We're testing new functionality for searching the PROV collection
You're currently using the new search functionality. If you'd like to use the old search functionality, please click on the slider to the right. You may need to perform a search again if switching between old and Beta versions of the site.
Jenny Carter is a genealogist, family historian and teacher who visits PROV’s reading rooms once a week, sometimes more often when working on a research project. The idea for the present article came about during a visit in early 2007 when she was looking through the Chief Secretary’s Department files for information on which to base a talk on researching family history. Fascinated by a group of letters that caught her eye, Jenny soon found herself discovering what credentials were needed when applying for a government position in mid-nineteenth-century Victoria.
Among the inward registered correspondence of the Chief Secretary’s Department for the years 1863-64 is a group of letters by applicants for the position of Deputy Registrar for the district of Collingwood. This article explores the very different life stories behind three of these applications, including that of the successful applicant, Henry William Mortimer. The episode highlights the qualities that favoured one candidate over another in the selection process at the time, and demonstrates the importance of social, economic and political connections – particularly the need for a personal recommendation by an ‘Honourable Gentleman’.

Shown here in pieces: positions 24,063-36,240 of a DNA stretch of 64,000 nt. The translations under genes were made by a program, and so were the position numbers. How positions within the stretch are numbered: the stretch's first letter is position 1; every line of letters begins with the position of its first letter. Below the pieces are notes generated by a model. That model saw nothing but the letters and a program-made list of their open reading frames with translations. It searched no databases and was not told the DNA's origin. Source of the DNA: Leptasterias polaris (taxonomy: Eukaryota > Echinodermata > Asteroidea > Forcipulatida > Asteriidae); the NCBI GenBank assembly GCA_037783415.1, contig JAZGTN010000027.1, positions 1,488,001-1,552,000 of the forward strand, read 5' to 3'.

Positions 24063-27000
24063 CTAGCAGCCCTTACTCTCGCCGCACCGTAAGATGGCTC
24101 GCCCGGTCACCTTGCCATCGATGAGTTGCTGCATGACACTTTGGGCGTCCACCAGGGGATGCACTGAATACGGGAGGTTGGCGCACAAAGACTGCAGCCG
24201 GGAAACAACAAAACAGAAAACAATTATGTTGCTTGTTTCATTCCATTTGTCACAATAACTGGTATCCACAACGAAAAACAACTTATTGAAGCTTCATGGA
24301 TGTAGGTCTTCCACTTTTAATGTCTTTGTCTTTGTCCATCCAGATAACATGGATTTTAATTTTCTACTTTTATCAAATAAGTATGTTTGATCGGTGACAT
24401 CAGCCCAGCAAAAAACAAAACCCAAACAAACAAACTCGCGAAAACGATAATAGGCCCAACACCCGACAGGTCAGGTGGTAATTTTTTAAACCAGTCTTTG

There is a wealth of information concerning ordinary people to be found in the correspondence of the Chief Secretary’s department of the Victorian Government, dating from 1851 and spanning over a century until the department’s demise in 1979. I have taken great pleasure in searching through boxes of files in the series which have been produced by this ‘department of everything’, particularly those of the mid to late nineteenth century. In these records it is possible to find evidence about the daily lives of a great many Victorians, many of whom have now been overlooked or forgotten. Among the letters of complaint and letters of application for positions in various government agencies such as police, railways, asylums, industrial schools and the military, in the fine grain of the official record, I found records that contained thumbnail sketches of everyday routines, miniature autobiographies, and revealing social vignettes.